Friday, January 7, 2011

Senseless to the Sublime

The last two nights make me think of Franz Kafka's The Hunger Artist, in which a famous fasting artist is on display in a circus menagerie, the crowds pushing past him to get to watch the lions stalk and feed. "He immediately got an earful from the shouting of the two steadily increasing groups, the ones who wanted to take their time looking at the hunger artist, not with any understanding but on a whim or from mere defiance—for him these ones were soon the more painful—and a second group of people whose only demand was to go straight to the animal stalls." It is a highly symbolic story of how artists sacrifice themselves for their art and the general public's ignorance of what great artistry demands and preference for sensational pursuits.

One of the reasons we live in this area of Florida is for the cultural diversity it has to offer. True, it does not have the advantages of a London or a New York in its breadth or consistently high quality, but knowing where to go can uncover some wonderful cultural events. Case in point, our favorite small theatre where we never miss a production, Palm Beach Dramaworks. But the largest theatre in the area is West Palm Beach's Kravis Center for the Performing Arts and we've seen some fine musical revivals there over the last several years, South Pacific standing out in my mind, and some special programs such as when Sondheim visited for an evening discussion of his works.
Admittedly, it was with some trepidation that we got tickets for the Kravis’ production of Beauty and the Beast but Ann had tried to see the Broadway version, liked some of the music, and never could get tickets so we were hoping that this touring production would at least be on par. Tuesday night we saw the opening and it was so dreadful that we left at intermission. This review gives some of the details although it is actually very restrained in its criticism.

It is a Disney dumb-down production presumably for the kiddies, with one dimensional slapstick characters, but, amazingly, most of the adult audience seemed to be laughing at the childish humor which at best rose to the level of a sitcom. The fact that a Beauty and the Beast could flourish for so long on the Great White Way says much about the public's taste in musicals. We should have known better!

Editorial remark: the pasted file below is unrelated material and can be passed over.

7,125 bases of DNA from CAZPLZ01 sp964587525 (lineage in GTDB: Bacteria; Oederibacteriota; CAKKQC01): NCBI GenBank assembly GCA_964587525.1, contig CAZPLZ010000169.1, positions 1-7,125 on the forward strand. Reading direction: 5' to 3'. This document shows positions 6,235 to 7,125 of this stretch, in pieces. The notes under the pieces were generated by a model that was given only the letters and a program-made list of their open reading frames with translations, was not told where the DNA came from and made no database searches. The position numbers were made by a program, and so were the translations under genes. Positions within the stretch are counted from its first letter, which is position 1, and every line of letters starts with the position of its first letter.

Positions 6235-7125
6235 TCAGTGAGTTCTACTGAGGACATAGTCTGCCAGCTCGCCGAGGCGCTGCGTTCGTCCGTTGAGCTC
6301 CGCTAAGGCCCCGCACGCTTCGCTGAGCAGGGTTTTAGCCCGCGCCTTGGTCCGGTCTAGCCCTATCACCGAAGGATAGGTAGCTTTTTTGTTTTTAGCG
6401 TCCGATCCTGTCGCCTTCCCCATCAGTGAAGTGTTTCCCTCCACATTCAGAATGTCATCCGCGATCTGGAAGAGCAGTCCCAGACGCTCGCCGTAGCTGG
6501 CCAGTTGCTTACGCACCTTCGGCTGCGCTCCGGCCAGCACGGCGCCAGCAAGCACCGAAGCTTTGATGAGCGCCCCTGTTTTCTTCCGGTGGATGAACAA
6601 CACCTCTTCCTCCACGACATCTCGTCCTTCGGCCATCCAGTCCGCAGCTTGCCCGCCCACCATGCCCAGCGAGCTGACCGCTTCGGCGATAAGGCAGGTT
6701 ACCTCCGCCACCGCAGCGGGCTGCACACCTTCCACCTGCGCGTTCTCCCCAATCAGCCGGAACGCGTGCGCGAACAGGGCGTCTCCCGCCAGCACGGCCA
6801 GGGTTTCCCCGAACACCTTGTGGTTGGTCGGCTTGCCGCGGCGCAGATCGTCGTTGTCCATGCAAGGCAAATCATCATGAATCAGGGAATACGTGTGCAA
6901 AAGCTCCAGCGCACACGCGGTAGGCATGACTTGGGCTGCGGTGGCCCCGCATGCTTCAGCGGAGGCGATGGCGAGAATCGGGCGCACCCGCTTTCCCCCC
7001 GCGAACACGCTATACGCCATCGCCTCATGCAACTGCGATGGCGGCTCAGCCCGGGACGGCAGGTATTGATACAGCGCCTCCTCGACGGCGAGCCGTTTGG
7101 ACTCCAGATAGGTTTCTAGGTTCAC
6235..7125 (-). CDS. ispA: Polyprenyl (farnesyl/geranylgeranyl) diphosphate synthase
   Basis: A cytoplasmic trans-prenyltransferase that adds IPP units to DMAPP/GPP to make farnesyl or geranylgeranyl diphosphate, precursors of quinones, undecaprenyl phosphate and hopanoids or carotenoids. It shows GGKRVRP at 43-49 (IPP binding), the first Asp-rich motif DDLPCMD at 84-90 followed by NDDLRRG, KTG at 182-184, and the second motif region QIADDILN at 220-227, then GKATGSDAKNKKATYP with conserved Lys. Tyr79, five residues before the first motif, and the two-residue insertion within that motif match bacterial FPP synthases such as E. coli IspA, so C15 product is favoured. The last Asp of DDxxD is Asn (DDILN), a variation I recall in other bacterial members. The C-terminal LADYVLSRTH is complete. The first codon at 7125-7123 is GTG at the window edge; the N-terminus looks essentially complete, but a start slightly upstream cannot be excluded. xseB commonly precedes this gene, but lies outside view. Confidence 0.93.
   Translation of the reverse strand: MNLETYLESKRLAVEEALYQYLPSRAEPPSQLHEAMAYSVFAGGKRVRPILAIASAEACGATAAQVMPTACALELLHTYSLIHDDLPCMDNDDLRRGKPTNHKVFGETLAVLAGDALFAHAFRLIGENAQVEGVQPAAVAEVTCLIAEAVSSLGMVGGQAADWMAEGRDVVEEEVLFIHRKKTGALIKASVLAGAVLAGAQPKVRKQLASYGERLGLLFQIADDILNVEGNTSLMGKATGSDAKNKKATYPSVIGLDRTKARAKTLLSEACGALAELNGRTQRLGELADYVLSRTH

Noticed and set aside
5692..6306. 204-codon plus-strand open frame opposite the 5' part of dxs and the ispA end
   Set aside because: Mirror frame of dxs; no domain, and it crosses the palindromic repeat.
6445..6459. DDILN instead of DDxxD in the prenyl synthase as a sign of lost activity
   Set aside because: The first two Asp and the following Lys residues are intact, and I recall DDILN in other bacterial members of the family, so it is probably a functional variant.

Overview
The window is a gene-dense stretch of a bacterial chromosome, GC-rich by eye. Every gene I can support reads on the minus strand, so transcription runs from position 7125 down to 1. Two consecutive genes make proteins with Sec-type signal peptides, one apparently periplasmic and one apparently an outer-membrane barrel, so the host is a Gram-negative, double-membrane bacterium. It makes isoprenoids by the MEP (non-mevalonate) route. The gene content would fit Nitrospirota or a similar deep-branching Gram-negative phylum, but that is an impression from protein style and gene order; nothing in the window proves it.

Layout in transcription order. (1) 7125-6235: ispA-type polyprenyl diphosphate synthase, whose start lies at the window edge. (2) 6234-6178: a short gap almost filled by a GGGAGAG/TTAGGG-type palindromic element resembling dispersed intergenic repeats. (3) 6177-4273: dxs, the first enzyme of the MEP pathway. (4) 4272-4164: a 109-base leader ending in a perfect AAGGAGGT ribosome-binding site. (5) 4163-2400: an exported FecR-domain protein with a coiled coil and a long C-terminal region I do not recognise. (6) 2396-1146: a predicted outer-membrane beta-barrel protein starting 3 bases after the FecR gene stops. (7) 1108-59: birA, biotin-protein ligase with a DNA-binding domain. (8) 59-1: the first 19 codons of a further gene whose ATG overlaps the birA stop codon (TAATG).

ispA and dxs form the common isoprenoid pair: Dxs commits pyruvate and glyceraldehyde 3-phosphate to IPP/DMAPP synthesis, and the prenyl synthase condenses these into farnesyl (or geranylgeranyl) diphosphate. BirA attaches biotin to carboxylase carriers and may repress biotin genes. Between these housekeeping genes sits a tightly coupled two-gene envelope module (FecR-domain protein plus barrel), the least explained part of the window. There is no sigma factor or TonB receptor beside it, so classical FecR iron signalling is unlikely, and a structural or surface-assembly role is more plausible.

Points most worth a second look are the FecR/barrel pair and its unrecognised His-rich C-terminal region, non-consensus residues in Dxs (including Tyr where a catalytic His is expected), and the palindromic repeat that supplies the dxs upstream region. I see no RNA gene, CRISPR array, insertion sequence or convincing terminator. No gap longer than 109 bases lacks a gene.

The following evening we sought redemption, having long ago booked tickets for a series we have followed for years, Keyboard Conversations ® with Jeffrey Siegel at The Society of the Four Arts in Palm Beach. These are "unique concert-plus-commentary format in which he speaks to the audience about the music before performing each work" in their entirety. Wednesday night was one of the most demanding programs we've ever heard this highly-acclaimed American pianist perform, tackling three of the most difficult pieces written for the piano by Johann Sebastian Bach (Chromatic Fantasia and Fugue, BWV 903), Samuel Barber (Fugue from Piano Sonata, Op. 26), and Ludwig Van Beethoven (Sonata No. 23 in F minor, Op. 57 --- the "Appassionata). Mr. Siegel playfully calls the program "Three Great B's Bach, Beethoven and Barber" (the latter B normally reserved for Brahms, but this is the 100th birthday celebration of Barber, one of America's leading composers, a contemporary of Bernstein and Copeland). In addition he played two of Barber's "Excursions" which I had never heard and reminded me so much of some of Gershwin and Copeland.

The physicality of the performance was astounding. As I play the piano myself, I have a special appreciation for what Siegel accomplished last night, performing the entire program without sheet music, keeping up with the tremendous technical demands of these pieces. Indeed at the end of the night, when he conducted his traditional audience question and answer portion of the program, he seemed, justifiably, physically spent, perhaps like the artist in Kafka's story. But this audience was brought to a standing ovation in appreciation.

Antidote du jour.......